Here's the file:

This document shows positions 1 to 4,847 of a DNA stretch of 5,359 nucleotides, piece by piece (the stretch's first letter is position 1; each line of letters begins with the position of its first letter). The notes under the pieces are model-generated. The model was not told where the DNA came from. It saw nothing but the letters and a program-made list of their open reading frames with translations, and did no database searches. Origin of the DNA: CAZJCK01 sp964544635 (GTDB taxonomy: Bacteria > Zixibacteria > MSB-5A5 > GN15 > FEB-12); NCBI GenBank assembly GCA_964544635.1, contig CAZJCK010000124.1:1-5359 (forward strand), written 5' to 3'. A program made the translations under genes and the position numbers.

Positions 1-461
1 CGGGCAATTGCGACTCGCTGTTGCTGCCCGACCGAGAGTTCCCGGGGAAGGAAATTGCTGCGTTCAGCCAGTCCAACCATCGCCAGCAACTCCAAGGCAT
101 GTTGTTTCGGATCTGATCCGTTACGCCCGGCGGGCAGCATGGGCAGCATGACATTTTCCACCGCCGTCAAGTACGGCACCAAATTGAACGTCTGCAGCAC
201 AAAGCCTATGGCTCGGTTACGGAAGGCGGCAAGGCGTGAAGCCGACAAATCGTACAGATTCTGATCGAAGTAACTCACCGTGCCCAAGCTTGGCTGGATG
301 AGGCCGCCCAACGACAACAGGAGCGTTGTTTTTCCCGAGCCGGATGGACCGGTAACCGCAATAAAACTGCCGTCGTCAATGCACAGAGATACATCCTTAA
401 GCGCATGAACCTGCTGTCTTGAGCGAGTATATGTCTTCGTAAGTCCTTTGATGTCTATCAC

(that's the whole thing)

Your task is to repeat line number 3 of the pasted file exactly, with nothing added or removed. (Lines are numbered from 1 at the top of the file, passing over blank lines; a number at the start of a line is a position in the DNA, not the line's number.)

1 CGGGCAATTGCGACTCGCTGTTGCTGCCCGACCGAGAGTTCCCGGGGAAGGAAATTGCTGCGTTCAGCCAGTCCAACCATCGCCAGCAACTCCAAGGCAT